Competing and partnering in IoT market’s early days

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Technology market research firm IDC predicted in June 2015 that the global Internet of Things market will grow to $1.7 trillion market in 2020, up from $655.8 billion in 2014. With a market that size, and compound annual growth projected at 16.9 percent, there’s plenty of space for companies to earn success, but also lots of opportunity to get stomped by industry giants.

A roster of large companies pursuing IoT leadership across industries illustrates the deep pockets that may be brought to bear on this market. Many are intent on forging partnerships and alliances to gain an edge in unfamiliar markets, create new ecosystems ahead of the competition, or simply to cover their bets. Those on the next tier or lower may need to be even more adept at forging new partnerships to help them better compete.

Those are definitely considerations faced by Matthew Brady, vice president and general manager of the Integrated Systems Division of Federal Signal Corp.’s Safety and Security Group. Formed in 1901, Federal Signal employs more than 2,700 workers in six countries. The Integrated Systems Division provides products for audible and visual signaling devices and outdoor warning systems. Customers range from municipal transit authorities to offshore oil rigs.

“We’ve made a very big push over the last 18 months to make sure that every one of our devices, whether its an audible, visual, or warning system, is all connected either by a hard wire connection or a wireless connection to the Internet,” Brady says. "With over 5,000 SKUs deployed in the field there are a wide range of monitoring, activation, and notification functions to be enabled and controlled."

Although it had developed its own IoT management platform, which it still supports, earlier this year the company opted to partner with Everbridge, a provider of unified critical communication and notification solutions. It is utilizing the Everbridge platform to deliver real-time contextual communications to Federal Signal’s audible and visual devices during critical events.

“We had our own product that competed with them, but Everbridge was absolutely beating us in the market,” Brady says. “So we’ve made them basically the communications platform for activation, deactivation, remote monitoring for all our outdoor and indoor warning devices.”

IoT is also changing the way his division interacts with customers. Traditionally the company would work with “Sparky the radio or electrical guy,” he jokes, but now IT is involved in everything “because you’re touching their network.”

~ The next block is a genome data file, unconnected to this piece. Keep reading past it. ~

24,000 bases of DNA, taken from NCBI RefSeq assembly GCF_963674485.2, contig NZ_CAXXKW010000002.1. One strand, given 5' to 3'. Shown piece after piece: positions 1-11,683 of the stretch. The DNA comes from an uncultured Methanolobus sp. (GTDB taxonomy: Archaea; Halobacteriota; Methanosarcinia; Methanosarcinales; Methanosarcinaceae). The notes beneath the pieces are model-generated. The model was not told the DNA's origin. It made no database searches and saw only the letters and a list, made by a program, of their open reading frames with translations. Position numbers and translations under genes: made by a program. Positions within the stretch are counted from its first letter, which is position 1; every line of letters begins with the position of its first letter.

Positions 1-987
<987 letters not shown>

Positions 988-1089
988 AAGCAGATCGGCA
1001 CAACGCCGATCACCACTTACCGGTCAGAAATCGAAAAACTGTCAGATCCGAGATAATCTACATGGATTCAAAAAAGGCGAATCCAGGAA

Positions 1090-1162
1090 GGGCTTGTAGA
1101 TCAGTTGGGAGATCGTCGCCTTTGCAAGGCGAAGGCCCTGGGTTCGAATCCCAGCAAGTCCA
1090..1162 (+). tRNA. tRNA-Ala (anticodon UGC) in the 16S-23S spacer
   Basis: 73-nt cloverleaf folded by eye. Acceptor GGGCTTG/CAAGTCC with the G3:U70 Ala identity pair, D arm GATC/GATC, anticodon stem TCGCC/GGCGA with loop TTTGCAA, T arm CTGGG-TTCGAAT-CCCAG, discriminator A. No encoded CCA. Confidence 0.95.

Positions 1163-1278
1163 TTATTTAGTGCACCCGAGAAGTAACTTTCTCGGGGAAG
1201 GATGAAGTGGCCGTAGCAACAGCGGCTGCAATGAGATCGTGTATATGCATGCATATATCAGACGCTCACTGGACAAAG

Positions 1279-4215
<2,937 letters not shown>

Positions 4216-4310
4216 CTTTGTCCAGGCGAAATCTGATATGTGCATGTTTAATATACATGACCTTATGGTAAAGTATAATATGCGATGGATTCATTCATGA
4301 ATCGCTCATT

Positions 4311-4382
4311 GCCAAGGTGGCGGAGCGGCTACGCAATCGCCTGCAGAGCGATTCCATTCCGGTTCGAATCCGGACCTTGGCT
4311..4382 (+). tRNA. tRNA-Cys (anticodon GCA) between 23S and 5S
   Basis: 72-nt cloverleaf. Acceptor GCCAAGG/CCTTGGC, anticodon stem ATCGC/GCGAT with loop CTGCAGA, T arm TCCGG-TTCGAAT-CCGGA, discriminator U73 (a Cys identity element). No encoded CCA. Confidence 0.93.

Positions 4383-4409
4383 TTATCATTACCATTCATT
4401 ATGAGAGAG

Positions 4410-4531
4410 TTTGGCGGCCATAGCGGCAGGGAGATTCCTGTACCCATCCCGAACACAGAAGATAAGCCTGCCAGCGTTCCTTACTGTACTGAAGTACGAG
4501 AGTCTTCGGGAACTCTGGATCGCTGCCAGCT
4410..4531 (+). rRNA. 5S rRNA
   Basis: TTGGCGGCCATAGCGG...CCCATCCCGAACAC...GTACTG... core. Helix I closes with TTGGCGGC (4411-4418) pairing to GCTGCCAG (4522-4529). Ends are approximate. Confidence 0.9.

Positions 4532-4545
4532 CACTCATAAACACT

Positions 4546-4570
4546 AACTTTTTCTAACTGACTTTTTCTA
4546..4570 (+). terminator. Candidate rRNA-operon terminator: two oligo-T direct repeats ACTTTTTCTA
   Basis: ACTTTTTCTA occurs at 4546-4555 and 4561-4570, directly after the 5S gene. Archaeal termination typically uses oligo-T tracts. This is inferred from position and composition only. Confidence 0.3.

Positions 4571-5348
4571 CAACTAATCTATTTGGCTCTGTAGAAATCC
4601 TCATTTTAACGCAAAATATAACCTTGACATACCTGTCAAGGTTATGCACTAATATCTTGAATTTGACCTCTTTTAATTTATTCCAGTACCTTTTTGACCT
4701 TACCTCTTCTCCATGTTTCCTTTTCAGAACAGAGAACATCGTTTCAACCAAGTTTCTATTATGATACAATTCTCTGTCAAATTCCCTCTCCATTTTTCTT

One customer, a major transit authority on the eastern seaboard of the US, utilizes a biological/chemical/nuclear sensor system that requires IP-based integration. “If an alert on a train is in this location, say near a hospital or near a university where there could be large group of people, then you have to have rules written that say: if this happens shut the track down, activate on board audible devices, flash the lights, escalate, notify the police, notify the transit authority and so on,” he explains.

Playing on the IoT field is bringing forth new challengers as well. “We’re running into Cisco now, and we’ve never run into them in the past,” he says. Cisco is a “marketing machine” and is rapidly forming partnerships, including with one of his competitors, he says. “It would be a bad strategy for me to hope that Cisco would just move on, so I have to figure out how I’m going to try and partner with Cisco so I don’t get shut out of their IP phone systems.”

Previously director of Strategic Independent Software Vendors at Motorola where he was responsible for developing strategic alliances with developers and carriers, he is confident in his ability to do so. “I know I have more industrial deployments than my competitor, so I have a bigger camp for Cisco and a better customer base,” he says.

Still, he concedes, it’s early days for IoT. “Analysts would ask us, ‘What inning are you in with IoT?’ and I said I don’t think we’ve built the stadiums yet. We feel like we’re in the infancy,” he says. “It’s too early for me to say what lessons we’ve learned.”


Matthew B. Brady is the Vice President and General Manager, Integrated Systems Division for Federal Signal Safety and Security Group.  Brady joined Federal Signal in 2006 to lead domestic and international sales teams in selling automatic license plate recognition to ITS and law enforcement departments; public safety products; in-car video, and outdoor, indoor and individual alerting and notification solutions. In his current role, Brady has responsibility for the Integrated Systems Division; which includes advanced integrated public warning systems and unified interoperable communication platforms targeted to public and private sectors.  He also oversees an extensive safety and security product line sold through channel markets.

Pete Bartolik writes regularly about business technology and IT management issues for IDG. He was news editor of the IT management publication, Computerworld, and a reporter for a daily newspaper. He resides in Naples, Florida.

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